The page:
I couldn’t sleep Sunday, and in the accompanying wee-hours mental reckoning I came upon one of the reasons. Say it ain't so, Joe … Yep, Tuesday, June 15, quarterly estimated tax payments are due. (And though I'm retired from the road, I still have to make them given the self-employed nature of my business.) Every few weeks it seems I have some type of conversation with an owner-operator less than confident about what to do about taxes.
I cannot encourage you enough to set aside the time to deal with the administrative side of your business. Like preventive maintenance on your truck, proper attention now will save you hours and money in the future and lower your stress. All of that will help your confidence, and you’ll likely make better decisions.
Every year, too many newer owners get behind, particularly those who’ve transitioned from an employee role at a company. There, of course, you’re programmed to anticipate just one date, April 15. Many such former employees quite likely are used to receiving a refund, too, given they’ve paid the IRS through withholding every payday, and the employer files and makes the deposits as required.
Fallout from the ongoing COVID pandemic remains a factor. My tax preparer told me 2020 tax filings were much more difficult to handle with all the CARES Act money distributed, and IRS changes, too. Plenty confusion seems to be still carrying on among taxpayers and preparers themselves.
And though the IRS gave taxpayers more time to file their annual return (May 17), it didn’t relieve you of business tax responsibilities. That leap forward a month didn’t change the usual quarterly estimated taxes deadlines.
My wife, Marcia, has always been excellent at managing these payments -- writing the checks, arranging the stamped envelope with the due date written on the outside to drop into the mail a few days ahead of time. It’s this one coming up in June that always feels as if it sneaks up on me, though, given it’s just two months after April 15. If you’re wondering why supposedly quarterly payments aren’t exactly quarterly, well, they’ve been on this schedule since the 1960s. Back then, the former mid-October payment date was moved back to September to get those payments in before the end of the federal budget year. The government’s fiscal year starts on Oct. 1.
Calendar-year-based accounting for businesses, though, meant the Jan. 15 date was advantageous for most, so it would remain the same, and the decision was made to also move back the former July payments to June.
Marcia and I have benefited, too, from a great relationship with a certified tax preparer firm we’ve worked with for more than four decades. They’re a genuine asset for our general business, income management and retirement planning all. If you're a new business owner in trucking, a certified tax preparer could be the best choice for the first support partner you contract with.
But what if you haven’t filed last year’s taxes yet, or this is your first year in business? What should you do now, is it too late?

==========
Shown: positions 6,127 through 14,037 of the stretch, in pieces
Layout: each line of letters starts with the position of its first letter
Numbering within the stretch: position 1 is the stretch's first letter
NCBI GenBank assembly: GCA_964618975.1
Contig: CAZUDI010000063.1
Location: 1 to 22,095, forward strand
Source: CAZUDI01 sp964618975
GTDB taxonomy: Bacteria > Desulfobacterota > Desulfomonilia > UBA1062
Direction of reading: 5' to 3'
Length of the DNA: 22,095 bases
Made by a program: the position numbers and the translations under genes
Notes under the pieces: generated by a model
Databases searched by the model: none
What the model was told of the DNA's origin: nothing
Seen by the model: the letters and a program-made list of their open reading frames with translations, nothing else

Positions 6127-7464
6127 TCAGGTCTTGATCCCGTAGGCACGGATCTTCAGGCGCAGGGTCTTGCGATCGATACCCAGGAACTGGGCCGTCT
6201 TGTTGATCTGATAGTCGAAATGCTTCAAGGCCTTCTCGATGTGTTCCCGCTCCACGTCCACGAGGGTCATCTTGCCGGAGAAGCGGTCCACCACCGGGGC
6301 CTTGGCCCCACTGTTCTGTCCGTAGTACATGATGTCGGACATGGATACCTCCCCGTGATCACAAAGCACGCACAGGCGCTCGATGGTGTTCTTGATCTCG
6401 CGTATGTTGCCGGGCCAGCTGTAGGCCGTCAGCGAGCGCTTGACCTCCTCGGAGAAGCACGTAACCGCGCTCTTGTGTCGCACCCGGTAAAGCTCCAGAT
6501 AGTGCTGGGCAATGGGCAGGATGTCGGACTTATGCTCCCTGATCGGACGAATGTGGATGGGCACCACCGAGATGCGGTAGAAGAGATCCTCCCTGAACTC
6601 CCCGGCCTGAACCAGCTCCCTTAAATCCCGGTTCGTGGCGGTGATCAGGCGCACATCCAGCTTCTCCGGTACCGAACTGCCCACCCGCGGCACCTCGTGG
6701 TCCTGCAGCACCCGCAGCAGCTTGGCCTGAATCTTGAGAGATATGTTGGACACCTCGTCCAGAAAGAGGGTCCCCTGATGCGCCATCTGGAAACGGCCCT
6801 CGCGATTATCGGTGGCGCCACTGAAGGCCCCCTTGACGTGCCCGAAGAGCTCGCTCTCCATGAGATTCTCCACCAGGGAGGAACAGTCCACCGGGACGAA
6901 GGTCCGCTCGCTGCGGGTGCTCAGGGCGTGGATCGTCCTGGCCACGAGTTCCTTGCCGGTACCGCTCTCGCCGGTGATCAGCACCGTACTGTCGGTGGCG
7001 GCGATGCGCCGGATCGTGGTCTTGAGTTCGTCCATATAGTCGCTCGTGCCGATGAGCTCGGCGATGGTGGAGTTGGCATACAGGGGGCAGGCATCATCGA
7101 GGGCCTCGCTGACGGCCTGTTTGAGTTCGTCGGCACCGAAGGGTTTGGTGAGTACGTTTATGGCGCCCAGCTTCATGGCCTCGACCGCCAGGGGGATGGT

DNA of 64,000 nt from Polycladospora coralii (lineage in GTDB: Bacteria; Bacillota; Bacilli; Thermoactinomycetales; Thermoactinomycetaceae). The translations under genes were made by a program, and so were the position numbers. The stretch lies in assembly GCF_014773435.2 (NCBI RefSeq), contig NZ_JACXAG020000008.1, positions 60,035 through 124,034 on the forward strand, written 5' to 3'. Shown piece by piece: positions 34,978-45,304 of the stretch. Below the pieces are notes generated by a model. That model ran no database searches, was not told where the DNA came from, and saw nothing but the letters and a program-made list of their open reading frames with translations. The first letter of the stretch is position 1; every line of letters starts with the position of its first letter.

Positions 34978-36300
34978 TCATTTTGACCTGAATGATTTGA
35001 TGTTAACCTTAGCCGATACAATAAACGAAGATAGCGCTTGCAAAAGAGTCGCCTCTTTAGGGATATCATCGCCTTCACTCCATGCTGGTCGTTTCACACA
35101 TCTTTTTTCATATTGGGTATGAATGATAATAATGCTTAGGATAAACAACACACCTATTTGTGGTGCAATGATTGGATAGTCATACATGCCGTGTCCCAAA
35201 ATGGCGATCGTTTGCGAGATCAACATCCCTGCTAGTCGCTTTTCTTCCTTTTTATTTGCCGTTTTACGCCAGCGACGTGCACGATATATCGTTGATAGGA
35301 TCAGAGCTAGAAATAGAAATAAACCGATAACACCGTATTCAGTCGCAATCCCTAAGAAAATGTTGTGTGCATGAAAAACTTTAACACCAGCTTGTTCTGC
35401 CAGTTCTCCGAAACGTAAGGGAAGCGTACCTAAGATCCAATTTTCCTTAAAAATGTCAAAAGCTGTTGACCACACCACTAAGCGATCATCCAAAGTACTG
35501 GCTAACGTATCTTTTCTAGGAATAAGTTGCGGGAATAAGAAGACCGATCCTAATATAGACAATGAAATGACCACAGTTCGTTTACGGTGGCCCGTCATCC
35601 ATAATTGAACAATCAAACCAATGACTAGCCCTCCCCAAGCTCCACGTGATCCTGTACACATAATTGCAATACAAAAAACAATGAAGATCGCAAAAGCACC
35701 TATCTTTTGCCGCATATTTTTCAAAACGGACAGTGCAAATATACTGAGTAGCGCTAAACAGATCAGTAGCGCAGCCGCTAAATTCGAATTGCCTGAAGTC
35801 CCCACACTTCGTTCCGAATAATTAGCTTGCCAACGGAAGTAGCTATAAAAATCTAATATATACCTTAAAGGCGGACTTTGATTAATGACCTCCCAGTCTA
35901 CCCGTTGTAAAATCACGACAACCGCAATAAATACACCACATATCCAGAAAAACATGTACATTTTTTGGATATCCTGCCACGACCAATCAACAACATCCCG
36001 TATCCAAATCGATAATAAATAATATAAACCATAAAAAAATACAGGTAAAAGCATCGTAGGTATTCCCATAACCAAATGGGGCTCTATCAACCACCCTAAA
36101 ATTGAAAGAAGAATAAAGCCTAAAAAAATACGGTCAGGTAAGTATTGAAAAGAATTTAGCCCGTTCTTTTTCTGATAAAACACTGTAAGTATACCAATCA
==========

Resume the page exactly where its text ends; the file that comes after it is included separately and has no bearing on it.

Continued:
The longer you delay, the harder it will be for you to come to terms with your responsibilities.
You’re not alone. Business services firm ATBS estimated last year that, even among clients it prepares taxes for, up to around 40 percent fail to pay quarterlies. In the wider population of owner-operators, ATBS President Todd Amen told Overdrive Editorial Director Max Heine (see video below), that share is probably more like 70% or 75%. The motivation in part, Amen guessed, was concern about being doubly sure of what was owed at the end of the year. Yet if you’re required to file quarterly estimated taxes and you don’t, you’ll pay a penalty, that’s sure.
If you haven’t filed your 2020 return yet, contact a certified preparer and explain your situation. Ask questions. Most of us know well how cumbersome it is to gather all the needed documents. Don't procrastinate reaching out for help because you feel embarrassed or guilty. This situation is more common than you might expect. Trained tax professionals know how to get you back on track.
As the end of the second quarter approaches, discuss with your tax pro your current income situation, given that many owners are enjoying higher incomes because of the extraordinarily high freight rates they’ve seen. Make the needed adjustments to avoid problems -- like not having the right savings set aside for higher taxes.
If this is your first year in business, start correctly. Learn how the estimated quarterly tax payments apply to you as a self-employed individual. Your business is part of that. If you jumped right in by setting up your business as a limited liability corporation, as I am seeing so much of, you might think you are going to be exempt.
But you still must decide if you are going to file your federal taxes as an S Corp (having paid yourself a wage and deducting taxes with every distribution) or a sole proprietor. Discuss this choice with your tax preparer.
Paying yourself as a W2 employee does help relieve some and perhaps all your estimated quarterly payments, but understand that this can vary. Some people have indicated that their LLC or S Corp did not have to pay the quarterly taxes because they used a payroll for themselves. In this situation, your corporate profits greater than your payroll may still be subject to quarterly taxation.
Readers can find more information about taxes, per diem and more in the updated 2021 edition of the Overdrive’s Partners in Business manual for owner-operators and prospective owner-ops, produced with ATBS and sponsored by TBS Factoring Service. It's available for download via the link.